South African Airways has been in a horrible financial situation for a long time. The airline has been losing money for years, and their losses keep getting bigger, with no signs of that changing. The airline has an inefficient fleet, an inefficient route network, and there are also reports of a lot of corruption. The airline has gone through seven CEOs in the past five years, which gives you a sense of the situation they’re in.
The airline has missed several payments to creditors, and South Africa’s deputy finance spokesperson last year said that “essentially they are insolvent and should have filed for liquidation.” Ouch.
So the airline has been looking for investors, but not surprisingly there hasn’t been much interest. In 2017 the airline lost 473 million USD, which is a loss that’s three times bigger than what they had in the previous year.
The airline has now revealed their plan to break even within three years. We’ll have to wait and see if they’re successful, though it’s more of a strategy than they’ve had in years. The airline is hoping to shrink their way into profitability. Per Bloomberg, here’s what SAA’s CEO had to say:
“We now have a clear strategy and clear path to profitability defined by the board,” said Jarana, who became SAA’s first permanent CEO in three years when he started work in November. “We are looking at a three-year window to get to a break-even point. We continue to revise the strategy as we see more opportunities.”
What does this turnaround plan look like? It consists of two main concepts.
First of all, the airline plans to reduce the number of money-losing routes they operate. They haven’t provided specific examples of what this will look like going forward, though they note that last month they halved frequencies to Heathrow, and in 2017 they reduced flights to some African capitals.
The other part of their plan is that South African Airways intends to transfer some of their unneeded planes to Mango Airlines, which is their low cost subsidiary that makes money.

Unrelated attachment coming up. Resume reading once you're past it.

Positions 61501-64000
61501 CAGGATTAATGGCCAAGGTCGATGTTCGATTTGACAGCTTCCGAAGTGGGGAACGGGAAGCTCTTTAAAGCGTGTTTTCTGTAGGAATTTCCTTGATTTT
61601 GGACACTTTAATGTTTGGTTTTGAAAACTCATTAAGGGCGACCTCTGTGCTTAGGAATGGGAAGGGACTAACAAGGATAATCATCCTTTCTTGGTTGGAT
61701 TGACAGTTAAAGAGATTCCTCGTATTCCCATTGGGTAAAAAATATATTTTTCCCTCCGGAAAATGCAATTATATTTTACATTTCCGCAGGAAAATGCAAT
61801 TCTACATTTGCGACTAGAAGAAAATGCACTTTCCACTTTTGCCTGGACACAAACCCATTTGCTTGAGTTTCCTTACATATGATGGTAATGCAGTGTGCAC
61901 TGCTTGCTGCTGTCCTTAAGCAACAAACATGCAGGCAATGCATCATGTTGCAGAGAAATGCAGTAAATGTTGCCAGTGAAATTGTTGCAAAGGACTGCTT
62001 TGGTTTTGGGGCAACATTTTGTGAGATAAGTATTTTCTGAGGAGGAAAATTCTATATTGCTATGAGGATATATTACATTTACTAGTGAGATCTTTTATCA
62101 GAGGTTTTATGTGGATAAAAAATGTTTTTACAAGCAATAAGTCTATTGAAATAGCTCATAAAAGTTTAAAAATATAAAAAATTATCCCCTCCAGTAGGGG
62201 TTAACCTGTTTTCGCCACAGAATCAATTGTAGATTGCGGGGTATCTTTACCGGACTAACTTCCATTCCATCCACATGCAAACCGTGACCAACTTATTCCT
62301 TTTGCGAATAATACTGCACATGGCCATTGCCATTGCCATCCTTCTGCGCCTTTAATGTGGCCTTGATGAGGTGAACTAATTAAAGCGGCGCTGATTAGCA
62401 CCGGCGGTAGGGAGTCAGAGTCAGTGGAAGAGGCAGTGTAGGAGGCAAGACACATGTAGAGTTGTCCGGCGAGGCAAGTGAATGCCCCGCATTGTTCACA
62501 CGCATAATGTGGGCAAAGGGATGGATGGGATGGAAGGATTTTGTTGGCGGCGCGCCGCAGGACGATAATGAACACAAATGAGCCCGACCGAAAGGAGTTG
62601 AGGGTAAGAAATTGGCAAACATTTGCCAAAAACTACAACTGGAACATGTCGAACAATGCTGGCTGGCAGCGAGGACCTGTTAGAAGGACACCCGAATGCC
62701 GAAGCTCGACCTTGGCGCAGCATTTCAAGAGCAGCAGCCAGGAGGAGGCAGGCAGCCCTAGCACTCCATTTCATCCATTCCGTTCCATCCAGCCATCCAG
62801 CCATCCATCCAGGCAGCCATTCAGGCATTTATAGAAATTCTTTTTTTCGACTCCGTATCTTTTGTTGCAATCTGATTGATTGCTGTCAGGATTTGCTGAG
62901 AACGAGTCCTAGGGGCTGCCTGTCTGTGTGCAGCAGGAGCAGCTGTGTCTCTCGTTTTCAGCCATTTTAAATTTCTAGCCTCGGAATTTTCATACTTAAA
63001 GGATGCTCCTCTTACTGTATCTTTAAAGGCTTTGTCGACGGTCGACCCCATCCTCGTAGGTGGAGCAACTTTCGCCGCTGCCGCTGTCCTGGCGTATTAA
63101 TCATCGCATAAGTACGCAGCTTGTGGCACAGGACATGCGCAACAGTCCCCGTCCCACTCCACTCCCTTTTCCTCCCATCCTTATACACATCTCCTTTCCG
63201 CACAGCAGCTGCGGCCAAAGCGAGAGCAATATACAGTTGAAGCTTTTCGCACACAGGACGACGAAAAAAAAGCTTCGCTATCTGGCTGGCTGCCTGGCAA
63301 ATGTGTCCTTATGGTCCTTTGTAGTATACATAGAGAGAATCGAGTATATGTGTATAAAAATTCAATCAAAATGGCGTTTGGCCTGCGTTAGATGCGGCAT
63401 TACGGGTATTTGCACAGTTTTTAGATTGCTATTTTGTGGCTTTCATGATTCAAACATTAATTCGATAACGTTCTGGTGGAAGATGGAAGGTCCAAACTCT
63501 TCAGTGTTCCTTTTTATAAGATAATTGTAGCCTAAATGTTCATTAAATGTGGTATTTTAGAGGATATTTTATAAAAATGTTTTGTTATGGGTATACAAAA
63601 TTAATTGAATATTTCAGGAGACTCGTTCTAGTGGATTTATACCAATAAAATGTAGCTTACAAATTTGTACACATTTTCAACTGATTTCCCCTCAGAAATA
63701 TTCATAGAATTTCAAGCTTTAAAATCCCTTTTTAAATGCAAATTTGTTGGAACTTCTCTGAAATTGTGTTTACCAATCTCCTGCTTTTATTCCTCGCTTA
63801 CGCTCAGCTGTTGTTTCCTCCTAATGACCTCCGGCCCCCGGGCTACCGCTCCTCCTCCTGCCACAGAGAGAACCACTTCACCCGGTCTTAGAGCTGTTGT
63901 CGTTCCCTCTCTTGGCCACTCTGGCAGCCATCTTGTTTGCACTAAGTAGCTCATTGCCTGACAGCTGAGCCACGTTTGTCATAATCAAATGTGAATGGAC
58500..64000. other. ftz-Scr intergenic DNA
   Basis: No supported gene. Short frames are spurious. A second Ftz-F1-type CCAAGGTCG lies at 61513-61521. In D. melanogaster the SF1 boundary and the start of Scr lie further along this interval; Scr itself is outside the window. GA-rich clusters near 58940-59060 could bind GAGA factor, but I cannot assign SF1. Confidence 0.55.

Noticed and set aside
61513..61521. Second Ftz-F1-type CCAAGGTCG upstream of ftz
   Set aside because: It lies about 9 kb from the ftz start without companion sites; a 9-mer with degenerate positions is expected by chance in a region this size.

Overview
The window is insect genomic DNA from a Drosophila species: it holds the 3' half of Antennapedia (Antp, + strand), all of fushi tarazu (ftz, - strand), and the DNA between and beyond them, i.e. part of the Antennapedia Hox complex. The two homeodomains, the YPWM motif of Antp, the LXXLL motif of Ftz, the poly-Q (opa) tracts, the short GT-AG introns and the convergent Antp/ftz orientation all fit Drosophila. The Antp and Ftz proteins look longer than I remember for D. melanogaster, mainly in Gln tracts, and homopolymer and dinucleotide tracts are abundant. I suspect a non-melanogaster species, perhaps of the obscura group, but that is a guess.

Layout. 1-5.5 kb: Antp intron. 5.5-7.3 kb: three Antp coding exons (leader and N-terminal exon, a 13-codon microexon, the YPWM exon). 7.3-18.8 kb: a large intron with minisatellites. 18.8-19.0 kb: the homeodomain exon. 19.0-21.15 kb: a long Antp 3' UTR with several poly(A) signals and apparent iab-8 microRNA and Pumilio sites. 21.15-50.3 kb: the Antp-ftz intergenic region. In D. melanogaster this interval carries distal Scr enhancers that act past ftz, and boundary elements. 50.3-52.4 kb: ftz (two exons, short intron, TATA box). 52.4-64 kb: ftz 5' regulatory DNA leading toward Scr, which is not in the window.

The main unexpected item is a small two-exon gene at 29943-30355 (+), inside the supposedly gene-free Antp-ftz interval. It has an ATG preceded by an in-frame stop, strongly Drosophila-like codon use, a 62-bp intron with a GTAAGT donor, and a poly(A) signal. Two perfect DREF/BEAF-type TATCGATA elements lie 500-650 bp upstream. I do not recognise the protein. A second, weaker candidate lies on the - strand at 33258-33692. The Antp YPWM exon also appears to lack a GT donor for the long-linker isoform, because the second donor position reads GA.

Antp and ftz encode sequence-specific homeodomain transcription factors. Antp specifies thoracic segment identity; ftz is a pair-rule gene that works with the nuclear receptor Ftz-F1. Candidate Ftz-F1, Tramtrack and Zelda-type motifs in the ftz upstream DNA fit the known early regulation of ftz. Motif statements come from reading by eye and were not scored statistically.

While SAA was previously relying on new investors, SAA’s new CEO says that he is putting that on hold until they’re in a better financial situation. Instead they’re talking to the National Treasury in hopes of getting further funding from them, now that they have a clear plan:
A fund-raising plan laid out by Jarana last year to sell a stake to an equity partner will have to be shelved until the balance sheet has been repaired, the CEO said. A new investor would “most likely be attracted to an SAA that’s actually dealt with its own challenges and restructured,” he said in a phone interview Monday.
“We are busy talking to the National Treasury about how to fund the new plan,” Jarana said. “We are quite clear that the new plan is solid and we are very aggressive about implementing it.”
Only time will tell if South African Airways succeeds with their new strategy.
It sounds to me like SAA has a clearer strategy than they’ve otherwise had in the past decade, not that this is saying a whole lot. At least based on the quotes, I’m impressed by SAA’s new CEO, so here’s to hoping he can actually make the airline more sustainable. It’s sad when an airline has to make the tough decision of shrinking their way out of losses, though it seems like the only option the airline has.
(Tip of the hat to Simon)